Google, Oracle Lawsuit: 10 Key Issues to Follow in This Complex Case

 
 
By Don Reisinger  |  Posted 2012-05-08 Email Print this article Print
 
 
 
 
 
 
 

NEWS ANALYSIS: The Google and Oracle lawsuit is far from over and, if anything, has become more complicated with the partial verdict the jury handed up on May 7. There are a number of points observers need to follow to see where this case is going from here.

Google and Oracle have been fighting a tenacious legal battle over Java and Android that, by all measures, is far from over. However, on May 7, a jury delivered a partial verdict in the case that, in some ways, gives Oracle a slight victory, although both sides are now claiming victory.

The jury said that Google infringed Oracle copyrights for programming tools, as well as just nine lines of code in its Android operating system. Beyond that, Oracle would not be allowed to seek the $1 billion in damages Oracle had been requesting.

The verdict was rather surprising and speaks to the uncertainty that surrounds the mobile world. From Apple to Samsung to Google to Motorola, countless companies are arguing that a competitor violates a patent or copyright that they hold, and in every single case so far, not one of them has been able to reach a final, definitive agreement. Like it or not, these cases will be around for many more years, and judging by the initial ruling in the Google-Oracle case, they won't come to a swift, easy conclusion.

Read on to find out what you should know about the Google-Oracle lawsuit.

1. It's all about Java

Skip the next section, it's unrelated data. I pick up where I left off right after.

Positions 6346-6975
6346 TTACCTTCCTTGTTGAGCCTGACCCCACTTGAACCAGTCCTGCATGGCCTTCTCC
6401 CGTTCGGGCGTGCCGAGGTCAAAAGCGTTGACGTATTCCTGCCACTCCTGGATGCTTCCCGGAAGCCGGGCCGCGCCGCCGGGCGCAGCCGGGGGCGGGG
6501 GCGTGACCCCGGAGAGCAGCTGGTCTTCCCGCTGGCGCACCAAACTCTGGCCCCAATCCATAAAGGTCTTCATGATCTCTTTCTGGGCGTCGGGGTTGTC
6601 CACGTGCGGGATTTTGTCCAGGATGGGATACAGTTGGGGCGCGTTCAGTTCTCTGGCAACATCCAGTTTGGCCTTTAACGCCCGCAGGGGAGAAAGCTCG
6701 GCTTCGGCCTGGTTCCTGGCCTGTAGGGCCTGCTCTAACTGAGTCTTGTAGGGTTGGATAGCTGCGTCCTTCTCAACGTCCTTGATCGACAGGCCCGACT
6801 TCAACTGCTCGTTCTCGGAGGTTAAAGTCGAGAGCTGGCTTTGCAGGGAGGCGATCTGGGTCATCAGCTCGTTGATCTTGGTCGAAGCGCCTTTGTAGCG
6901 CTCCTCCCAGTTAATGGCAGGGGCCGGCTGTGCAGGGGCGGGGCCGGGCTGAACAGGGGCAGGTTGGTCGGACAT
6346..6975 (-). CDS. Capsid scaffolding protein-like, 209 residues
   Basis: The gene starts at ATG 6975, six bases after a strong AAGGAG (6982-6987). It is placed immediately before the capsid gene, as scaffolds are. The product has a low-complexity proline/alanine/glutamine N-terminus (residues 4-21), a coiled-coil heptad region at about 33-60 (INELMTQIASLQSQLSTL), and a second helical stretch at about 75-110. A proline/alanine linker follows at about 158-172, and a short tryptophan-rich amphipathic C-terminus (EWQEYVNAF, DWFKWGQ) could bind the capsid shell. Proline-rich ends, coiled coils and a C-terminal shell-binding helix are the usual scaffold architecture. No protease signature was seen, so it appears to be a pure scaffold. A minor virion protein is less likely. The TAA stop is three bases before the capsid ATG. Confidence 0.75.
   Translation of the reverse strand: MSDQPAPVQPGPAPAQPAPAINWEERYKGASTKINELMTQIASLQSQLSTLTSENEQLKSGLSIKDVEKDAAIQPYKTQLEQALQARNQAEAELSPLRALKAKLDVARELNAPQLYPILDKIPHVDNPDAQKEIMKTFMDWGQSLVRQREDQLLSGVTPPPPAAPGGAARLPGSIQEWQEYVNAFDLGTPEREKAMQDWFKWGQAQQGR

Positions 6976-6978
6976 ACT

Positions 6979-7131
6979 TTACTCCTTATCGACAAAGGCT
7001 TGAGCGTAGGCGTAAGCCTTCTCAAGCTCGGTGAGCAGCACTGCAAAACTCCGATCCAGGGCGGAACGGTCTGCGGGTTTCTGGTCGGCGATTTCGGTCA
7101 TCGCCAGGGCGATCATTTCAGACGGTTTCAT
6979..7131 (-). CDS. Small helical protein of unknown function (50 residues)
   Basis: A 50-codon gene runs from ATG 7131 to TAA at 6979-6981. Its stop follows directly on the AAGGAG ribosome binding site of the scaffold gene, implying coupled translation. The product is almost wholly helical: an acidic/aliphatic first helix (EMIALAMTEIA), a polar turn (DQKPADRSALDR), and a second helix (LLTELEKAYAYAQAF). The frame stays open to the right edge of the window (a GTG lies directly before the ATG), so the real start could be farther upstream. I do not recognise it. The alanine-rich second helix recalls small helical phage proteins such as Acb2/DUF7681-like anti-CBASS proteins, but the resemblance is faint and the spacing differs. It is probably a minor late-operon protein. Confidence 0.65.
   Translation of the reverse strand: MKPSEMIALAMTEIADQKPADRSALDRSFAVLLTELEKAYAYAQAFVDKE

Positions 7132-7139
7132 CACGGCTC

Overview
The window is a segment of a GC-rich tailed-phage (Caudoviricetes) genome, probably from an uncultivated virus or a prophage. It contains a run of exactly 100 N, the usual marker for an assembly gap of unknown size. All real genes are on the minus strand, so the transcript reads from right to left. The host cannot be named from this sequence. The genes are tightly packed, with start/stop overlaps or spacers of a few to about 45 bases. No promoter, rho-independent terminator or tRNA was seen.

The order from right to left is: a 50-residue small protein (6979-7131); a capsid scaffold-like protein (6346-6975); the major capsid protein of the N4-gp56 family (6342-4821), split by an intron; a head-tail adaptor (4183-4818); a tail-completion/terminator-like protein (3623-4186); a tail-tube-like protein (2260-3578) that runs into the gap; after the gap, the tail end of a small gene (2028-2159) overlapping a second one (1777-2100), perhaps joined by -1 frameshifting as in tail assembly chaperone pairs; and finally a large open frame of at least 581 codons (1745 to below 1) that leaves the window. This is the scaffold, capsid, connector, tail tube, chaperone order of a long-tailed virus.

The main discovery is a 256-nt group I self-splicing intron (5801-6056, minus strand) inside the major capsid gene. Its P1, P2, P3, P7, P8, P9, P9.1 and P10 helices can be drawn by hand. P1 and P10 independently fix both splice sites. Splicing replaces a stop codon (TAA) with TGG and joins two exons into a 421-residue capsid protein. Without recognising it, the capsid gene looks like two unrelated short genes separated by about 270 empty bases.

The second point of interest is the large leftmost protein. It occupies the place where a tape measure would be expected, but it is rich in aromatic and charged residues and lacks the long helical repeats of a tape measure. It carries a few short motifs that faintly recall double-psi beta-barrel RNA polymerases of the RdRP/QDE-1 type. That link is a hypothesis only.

Although much of the focus surrounding Oracle's case against Google currently revolves around Android, the real center of the lawsuit is Java. Oracle has argued that Google violates Java copyrights (not patents) in Android, while the search company says it's innocent.

2. Oracle wants serious cash

Oracle has asked the court for $1 billion in damages for Google allegedly copying its intellectual property in Android. However, that figure has long been viewed as wildly expensive, and even if Oracle eventually ekes out a definitive victory, its damages likely won't be anywhere near that high.

3. Google had been willing to come to terms

Although Google has asserted its innocence, the company has reportedly been willing to come to terms with Oracle to prevent a long, expensive, and drawn-out lawsuit. However, Oracle has said that the terms were not acceptable, which brought the companies to the current case.

4. Google lost

Now that the background is out of the way, let's get to the present: Google lost in the first ruling in the case. A jury found that the search company did, indeed, infringe upon Oracle's Java in nine lines of code. The jury also found that Google infringed on 37 Java APIs. So, Google lost the first battle in the war.



 
 
 
 
Don Reisinger is a freelance technology columnist. He started writing about technology for Ziff-Davis' Gearlog.com. Since then, he has written extremely popular columns for CNET.com, Computerworld, InformationWeek, and others. He has appeared numerous times on national television to share his expertise with viewers. You can follow his every move at http://twitter.com/donreisinger.
 
 
 
 
 
 
 

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